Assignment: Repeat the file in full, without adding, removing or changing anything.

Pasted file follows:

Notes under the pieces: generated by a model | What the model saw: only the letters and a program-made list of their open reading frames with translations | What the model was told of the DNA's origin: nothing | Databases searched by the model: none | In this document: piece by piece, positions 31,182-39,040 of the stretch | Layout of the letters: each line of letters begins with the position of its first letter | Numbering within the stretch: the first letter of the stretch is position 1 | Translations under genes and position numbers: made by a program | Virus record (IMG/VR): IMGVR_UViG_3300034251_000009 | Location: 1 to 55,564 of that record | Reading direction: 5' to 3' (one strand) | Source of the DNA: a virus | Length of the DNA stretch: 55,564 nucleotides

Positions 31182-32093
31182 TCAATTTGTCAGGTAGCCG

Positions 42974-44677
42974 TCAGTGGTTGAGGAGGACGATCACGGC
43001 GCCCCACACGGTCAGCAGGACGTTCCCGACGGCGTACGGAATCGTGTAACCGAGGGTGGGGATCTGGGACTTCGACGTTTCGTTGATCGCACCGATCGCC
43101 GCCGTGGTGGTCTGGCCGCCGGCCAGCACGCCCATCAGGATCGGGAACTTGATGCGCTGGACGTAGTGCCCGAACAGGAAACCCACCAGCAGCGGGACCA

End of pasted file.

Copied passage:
Notes under the pieces: generated by a model | What the model saw: only the letters and a program-made list of their open reading frames with translations | What the model was told of the DNA's origin: nothing | Databases searched by the model: none | In this document: piece by piece, positions 31,182-39,040 of the stretch | Layout of the letters: each line of letters begins with the position of its first letter | Numbering within the stretch: the first letter of the stretch is position 1 | Translations under genes and position numbers: made by a program | Virus record (IMG/VR): IMGVR_UViG_3300034251_000009 | Location: 1 to 55,564 of that record | Reading direction: 5' to 3' (one strand) | Source of the DNA: a virus | Length of the DNA stretch: 55,564 nucleotides

Positions 31182-32093
31182 TCAATTTGTCAGGTAGCCG

Positions 42974-44677
42974 TCAGTGGTTGAGGAGGACGATCACGGC
43001 GCCCCACACGGTCAGCAGGACGTTCCCGACGGCGTACGGAATCGTGTAACCGAGGGTGGGGATCTGGGACTTCGACGTTTCGTTGATCGCACCGATCGCC
43101 GCCGTGGTGGTCTGGCCGCCGGCCAGCACGCCCATCAGGATCGGGAACTTGATGCGCTGGACGTAGTGCCCGAACAGGAAACCCACCAGCAGCGGGACCA